Social Media Events in India: Can They Be Effective
The first thing I did after becoming an Entrepreneur in 2012, was listing down the weak areas of my startup. I found that there was a lack of awareness about it. So I thought of getting into offline engagement also. The next four months I attended some very well known as well as some ‘not so trending on Twitter’ social media events in India organized by WAT, India Social, LinkedIn India, MTV, etc.
Since I was covering the event at my site, I was given free passes. Some of these conferences provided me with an opportunity to connect with people whom I knew online and also an opportunity to think differently but otherwise there was no other value addition.
Most of the speakers were repeating the same old case studies of Dell, Zappos , Faasos, etc. Not that I have a problem with these examples but as a speaker who is considered to understand the market better, should provide more Indian stories rather than talking about what Mashable posted some days back.
It’s not just me but participants who had invested money in these events had more or less this thought – The event was good but everyone talked about ‘What and Why of social media’ but nobody spoke about ‘How it is done’.
After giving a great deal of thought on how these events can improve, I am listing down my thoughts below as a participant:
1. Start on time: We inherit this in our genes! Barring a few, most of the events declared in bold letters that they would start sharp at 9 A.M. but eventually participants who turned up at 9:30 A.M. didn’t miss much. Either there is a venue management problem or an eminent speaker is stuck in traffic. Respecting time is a taboo in India and the poor participants who took the day off have to suffer.
2. Get Social: At one of the events I was attending, the speaker’s names were not displayed and a friend pointed that out when he wanted to tweet about the speaker. I understand that not many will have a Twitter account but these events can invest on a social media presence. I have noticed some events that have opened a social presence for the sake of it while some did just a few days before the event.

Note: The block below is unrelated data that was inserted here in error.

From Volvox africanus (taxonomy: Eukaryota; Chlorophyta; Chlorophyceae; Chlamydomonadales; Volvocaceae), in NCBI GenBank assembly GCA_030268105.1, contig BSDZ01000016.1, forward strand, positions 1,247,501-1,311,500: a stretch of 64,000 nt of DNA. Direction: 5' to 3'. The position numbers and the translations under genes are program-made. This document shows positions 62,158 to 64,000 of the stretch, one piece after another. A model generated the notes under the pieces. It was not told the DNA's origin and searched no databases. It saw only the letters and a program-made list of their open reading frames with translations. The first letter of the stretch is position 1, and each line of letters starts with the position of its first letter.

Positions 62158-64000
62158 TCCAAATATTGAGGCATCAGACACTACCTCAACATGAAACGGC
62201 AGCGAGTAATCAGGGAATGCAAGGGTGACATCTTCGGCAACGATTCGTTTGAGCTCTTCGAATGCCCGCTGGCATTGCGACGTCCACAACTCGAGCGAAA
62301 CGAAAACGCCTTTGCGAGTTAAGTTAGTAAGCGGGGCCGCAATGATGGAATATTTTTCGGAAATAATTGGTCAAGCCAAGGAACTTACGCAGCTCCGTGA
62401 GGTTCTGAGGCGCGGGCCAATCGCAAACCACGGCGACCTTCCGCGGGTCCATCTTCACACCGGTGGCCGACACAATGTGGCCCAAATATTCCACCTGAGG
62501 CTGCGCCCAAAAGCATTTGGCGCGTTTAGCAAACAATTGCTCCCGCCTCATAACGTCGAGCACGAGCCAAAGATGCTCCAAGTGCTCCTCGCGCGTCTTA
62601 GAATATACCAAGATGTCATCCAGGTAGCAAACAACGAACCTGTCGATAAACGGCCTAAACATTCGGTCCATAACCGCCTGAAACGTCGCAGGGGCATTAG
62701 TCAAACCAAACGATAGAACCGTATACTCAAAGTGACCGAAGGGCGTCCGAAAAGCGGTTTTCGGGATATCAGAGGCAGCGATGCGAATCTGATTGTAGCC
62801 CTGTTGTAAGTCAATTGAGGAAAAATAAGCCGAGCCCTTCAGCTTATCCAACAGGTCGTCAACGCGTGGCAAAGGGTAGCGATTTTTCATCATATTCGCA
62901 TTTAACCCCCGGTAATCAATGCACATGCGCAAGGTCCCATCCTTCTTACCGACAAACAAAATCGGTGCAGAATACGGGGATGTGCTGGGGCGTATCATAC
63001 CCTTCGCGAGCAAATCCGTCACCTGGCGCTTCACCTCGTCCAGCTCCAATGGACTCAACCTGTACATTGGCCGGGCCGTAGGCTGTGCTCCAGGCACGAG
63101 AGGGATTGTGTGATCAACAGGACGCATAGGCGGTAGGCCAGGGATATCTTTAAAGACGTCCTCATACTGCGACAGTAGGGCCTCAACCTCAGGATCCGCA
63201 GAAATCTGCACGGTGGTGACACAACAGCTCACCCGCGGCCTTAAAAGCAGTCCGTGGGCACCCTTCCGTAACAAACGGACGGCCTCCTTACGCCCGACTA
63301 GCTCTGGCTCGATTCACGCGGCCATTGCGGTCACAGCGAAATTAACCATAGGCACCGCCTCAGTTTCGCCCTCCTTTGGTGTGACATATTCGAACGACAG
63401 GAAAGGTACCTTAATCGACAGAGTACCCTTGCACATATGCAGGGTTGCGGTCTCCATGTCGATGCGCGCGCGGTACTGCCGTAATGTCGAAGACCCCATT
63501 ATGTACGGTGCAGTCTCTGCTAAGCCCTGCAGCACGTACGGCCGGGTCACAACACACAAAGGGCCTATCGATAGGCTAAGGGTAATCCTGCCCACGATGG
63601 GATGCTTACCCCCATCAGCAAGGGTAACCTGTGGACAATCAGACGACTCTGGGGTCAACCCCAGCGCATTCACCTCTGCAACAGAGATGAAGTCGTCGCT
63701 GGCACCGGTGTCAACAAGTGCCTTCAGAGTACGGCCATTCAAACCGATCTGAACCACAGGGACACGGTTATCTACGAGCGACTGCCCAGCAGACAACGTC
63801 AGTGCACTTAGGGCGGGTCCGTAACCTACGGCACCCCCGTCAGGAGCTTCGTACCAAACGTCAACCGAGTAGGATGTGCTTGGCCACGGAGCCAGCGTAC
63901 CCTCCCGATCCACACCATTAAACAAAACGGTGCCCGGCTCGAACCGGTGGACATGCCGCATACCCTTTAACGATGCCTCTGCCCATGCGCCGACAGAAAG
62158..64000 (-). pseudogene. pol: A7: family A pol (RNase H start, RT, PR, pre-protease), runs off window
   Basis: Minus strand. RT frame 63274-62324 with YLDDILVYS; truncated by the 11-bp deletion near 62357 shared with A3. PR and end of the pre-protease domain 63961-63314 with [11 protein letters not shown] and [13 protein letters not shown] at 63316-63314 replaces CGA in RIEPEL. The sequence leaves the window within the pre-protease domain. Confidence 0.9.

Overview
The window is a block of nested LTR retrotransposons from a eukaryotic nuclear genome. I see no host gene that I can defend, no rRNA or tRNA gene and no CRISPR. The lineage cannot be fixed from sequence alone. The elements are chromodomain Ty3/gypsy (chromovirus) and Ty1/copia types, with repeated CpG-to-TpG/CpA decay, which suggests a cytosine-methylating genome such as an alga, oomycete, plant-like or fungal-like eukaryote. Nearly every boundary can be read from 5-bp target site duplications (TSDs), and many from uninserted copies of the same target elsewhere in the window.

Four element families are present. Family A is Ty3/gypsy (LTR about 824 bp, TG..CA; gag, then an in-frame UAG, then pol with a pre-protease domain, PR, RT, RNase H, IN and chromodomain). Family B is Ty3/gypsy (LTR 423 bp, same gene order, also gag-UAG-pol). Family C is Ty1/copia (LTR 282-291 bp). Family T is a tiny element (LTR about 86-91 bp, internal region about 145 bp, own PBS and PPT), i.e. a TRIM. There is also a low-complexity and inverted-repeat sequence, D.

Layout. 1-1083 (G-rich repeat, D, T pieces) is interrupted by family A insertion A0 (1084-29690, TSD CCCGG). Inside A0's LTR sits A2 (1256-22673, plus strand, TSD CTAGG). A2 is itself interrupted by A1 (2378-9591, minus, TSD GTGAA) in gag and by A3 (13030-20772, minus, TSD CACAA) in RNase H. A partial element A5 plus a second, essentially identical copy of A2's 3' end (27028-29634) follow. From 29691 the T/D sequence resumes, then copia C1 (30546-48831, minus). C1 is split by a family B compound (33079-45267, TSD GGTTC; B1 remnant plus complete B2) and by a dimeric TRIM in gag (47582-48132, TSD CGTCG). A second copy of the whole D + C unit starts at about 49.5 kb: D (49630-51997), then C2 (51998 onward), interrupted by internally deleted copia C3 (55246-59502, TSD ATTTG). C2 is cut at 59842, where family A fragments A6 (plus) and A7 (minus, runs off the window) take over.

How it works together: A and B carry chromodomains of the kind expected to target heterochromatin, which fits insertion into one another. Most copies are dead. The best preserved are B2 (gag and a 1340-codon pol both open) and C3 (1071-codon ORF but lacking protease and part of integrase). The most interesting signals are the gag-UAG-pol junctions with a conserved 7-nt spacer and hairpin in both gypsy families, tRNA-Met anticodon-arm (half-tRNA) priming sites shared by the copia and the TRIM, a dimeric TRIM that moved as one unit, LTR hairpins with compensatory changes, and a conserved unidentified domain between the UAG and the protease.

LinkedIn India did a smart thing by creating a group regarding the event but within days after the event, the group had no activity. The event hosts should invest on the social presence that has already been created since they would be doing an event again, wouldn’t they?
3. Check the Speakers: A speaker can make an event interesting or can make the participants yawn. One should do a complete study about the speaker and also go through her presentation way before the event. In a recent social media event, I saw tweets from participants that said the speaker was repeating the same presentation that he had shared in another social media event a month ago. You can’t cheat audiences since social media has made all of us smart.
This also brings us to the point that should we see the same old faces in every event and listen to the same boring stories, when what we want is more of case studies.
4. Information Overload and give breaks: Can you sit in a place for 2-3 hrs continuously? I can’t. So what is the point in stuffing sessions and creating an information overload? It is too strenuous on the participants to have four sessions before lunch and four post lunch.
Besides this, events should have proper breaks so that participants could get refreshed before other sessions. Breaks are mostly sacrificed when an event has started off late, which takes us back to point 1.
5. Give ample time for Q&A: One of the events started taking questions from the audience only when participants started expressing their annoyance through tweets. Giving 5 minutes or telling the audience to engage the speakers after the session, is not an excuse for not giving ample time to Q&A. Participants come to an event majorly for two reasons and one of them is trying to get answers for their problems. So event should provide ample time for Q&A and not rush it since it didn’t start on time. Point 1 again!
6. Ask Speakers to Engage after the talk: At another event, the speakers disappeared after the sessions, leaving no opportunity for participants to engage with them at length. As a speaker, you need to also interact with the audience. I understand that you are running companies but isn’t the core concept of social media based on sharing.
7. Target Your Audience: Events should be clear with objectives and state the audience about takeaways, prior to the event. In most of the events, half of them have heard about Facebook and some are like me who want to know beyond likes and numbers. So social media events should target the audience well and not have one just to show their clout.
It would be ideal if events get in touch with the participants to ask about areas that need to be touched upon or better still if events are organized based on the level of their understanding.
Do you have anything to add to this list? If you are an event organizer, what are your thoughts on this? I would love to hear them.
Prasant Naidu, Founder and Blogger at Lighthouse Insights. Loves to experiment in social media and believes social media is a game changer for SME's.